A decade ago, the release of a new desktop web browser, or even a significant new version, was a big a deal. Consumers and reviewers eagerly waited for more speed and for cool new features like tabbed browsing or address-bar searching.
But those days are gone. The last major new cross-platform desktop browser to debut was Google’s Chrome in 2008, which now leads the market. Web browsing itself has moved mostly to mobile devices, where the typical user employs the platform’s built-in browser: Mobile Chrome on many Android phones and mobile Safari on iPhones and iPads. (Yes, Windows fans, I know Microsoft introduced the new Edge browser last year, but it’s not cross-platform.)
Not only that, but fewer and fewer people fire up their desktop browsers today to use their bookmarks, or to go have a look at a website’s homepage and decide what to read or view. They either use apps on their mobile devices or enter sites "sideways" via a link to a specific page they got from social media. And that Web page, article or video often opens right inside Twitter or Facebook on a mobile device. They may never spend much time with the browser’s carefully crafted user experience.
Nevertheless, there’s a new desktop browser launching today. It’s called Vivaldi, and it’s explicitly for power users — people who like to customize their browsers to the greatest extent, who value the longest list of features. It’s from Vivaldi Technologies, a company headed by the ex-CEO of Opera, Jon von Tetzchner, which appeals to a similar audience.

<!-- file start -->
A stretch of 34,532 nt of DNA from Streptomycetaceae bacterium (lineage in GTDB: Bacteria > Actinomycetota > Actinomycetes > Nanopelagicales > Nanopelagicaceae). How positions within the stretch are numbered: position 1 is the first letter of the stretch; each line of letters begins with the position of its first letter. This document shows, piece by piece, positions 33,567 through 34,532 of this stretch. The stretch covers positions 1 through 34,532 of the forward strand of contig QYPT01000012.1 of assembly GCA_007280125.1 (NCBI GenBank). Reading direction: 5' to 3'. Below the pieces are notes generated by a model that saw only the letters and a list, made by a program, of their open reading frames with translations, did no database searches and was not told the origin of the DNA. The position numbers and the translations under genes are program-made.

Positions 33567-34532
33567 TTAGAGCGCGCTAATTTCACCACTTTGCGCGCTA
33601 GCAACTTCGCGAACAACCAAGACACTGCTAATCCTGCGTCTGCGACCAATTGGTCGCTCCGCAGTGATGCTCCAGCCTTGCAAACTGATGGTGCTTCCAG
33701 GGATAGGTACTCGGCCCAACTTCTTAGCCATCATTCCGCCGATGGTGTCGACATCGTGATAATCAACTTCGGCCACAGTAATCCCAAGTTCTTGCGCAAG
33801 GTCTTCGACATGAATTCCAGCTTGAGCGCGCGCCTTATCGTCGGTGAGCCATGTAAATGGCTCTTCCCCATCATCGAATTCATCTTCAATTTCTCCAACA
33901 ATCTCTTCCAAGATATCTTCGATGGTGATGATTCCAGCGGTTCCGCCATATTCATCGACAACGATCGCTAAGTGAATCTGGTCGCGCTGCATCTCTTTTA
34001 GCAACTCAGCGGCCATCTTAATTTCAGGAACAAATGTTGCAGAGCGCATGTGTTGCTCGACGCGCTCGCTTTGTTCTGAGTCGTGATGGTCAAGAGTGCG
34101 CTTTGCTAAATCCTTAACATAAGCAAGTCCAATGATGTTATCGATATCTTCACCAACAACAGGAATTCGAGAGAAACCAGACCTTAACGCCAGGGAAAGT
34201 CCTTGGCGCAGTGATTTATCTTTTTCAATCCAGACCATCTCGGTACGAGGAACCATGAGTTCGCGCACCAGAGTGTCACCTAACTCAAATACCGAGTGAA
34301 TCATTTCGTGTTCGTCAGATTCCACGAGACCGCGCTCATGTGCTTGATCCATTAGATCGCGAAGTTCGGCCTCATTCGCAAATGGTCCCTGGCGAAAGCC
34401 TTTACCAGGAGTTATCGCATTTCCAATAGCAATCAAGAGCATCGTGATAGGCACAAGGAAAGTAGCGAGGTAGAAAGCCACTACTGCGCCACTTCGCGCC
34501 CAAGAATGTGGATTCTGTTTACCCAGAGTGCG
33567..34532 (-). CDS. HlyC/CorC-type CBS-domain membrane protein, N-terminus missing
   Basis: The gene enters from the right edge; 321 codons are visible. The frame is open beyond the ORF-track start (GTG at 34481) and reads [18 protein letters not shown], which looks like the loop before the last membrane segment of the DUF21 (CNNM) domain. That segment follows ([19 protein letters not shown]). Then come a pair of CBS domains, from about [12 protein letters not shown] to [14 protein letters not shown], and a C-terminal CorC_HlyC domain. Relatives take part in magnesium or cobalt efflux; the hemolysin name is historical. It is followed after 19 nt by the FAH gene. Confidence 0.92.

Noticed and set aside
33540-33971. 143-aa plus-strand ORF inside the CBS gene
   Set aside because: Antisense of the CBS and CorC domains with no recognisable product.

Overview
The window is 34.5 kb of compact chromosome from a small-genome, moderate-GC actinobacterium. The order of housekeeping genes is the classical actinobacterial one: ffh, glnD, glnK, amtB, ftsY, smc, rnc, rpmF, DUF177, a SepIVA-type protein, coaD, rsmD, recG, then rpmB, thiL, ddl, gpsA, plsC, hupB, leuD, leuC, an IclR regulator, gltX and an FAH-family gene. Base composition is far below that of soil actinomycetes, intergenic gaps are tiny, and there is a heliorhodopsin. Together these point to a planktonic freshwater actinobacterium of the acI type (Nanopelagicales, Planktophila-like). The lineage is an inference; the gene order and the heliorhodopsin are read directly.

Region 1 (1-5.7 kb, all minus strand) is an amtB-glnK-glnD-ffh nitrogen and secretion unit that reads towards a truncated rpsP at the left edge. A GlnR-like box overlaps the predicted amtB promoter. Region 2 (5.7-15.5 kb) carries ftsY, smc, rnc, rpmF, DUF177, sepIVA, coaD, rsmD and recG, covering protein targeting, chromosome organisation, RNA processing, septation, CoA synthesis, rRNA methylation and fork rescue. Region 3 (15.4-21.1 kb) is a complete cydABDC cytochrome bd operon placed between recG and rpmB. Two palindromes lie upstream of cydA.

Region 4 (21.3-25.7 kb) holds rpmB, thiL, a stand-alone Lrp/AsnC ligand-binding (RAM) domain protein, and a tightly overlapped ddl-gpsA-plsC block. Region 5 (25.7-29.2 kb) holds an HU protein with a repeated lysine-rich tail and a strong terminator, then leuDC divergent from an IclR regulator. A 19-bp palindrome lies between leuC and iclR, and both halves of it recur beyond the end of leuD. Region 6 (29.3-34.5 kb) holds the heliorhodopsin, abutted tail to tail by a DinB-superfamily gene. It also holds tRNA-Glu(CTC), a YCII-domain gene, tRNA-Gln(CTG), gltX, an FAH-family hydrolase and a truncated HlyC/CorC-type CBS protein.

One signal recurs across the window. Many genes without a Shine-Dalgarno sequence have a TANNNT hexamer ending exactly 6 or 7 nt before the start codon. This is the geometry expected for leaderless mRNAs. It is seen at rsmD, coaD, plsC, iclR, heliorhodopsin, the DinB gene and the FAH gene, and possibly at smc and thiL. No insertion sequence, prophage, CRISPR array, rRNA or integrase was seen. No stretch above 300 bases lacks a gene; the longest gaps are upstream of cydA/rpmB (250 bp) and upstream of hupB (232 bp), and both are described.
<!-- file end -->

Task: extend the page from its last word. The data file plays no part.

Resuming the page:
I’ve been testing Vivaldi, which runs on Windows, Mac and Linux, and I was impressed by the variety of ways it allows users to tweak their browsing experience. Some of these, like a note-taking panel and a quick way to group similar open tabs, struck me as potentially quite useful.
But I found that, if you use too many of these features, the overall screen gets cluttered, leaving less room for the actual content of the Web page. By contrast, competitors like Chrome and Apple’s Safari have actually pared back their visible user interfaces in recent years to devote maximum room to Web content.
Vivaldi, an employee-owned company based in Oslo, isn’t shy about the philosophy behind its product: "While other browsers strip down their offerings, Vivaldi adds features and powerful personalization options to help the Web’s most demanding users increase their productivity and efficiency."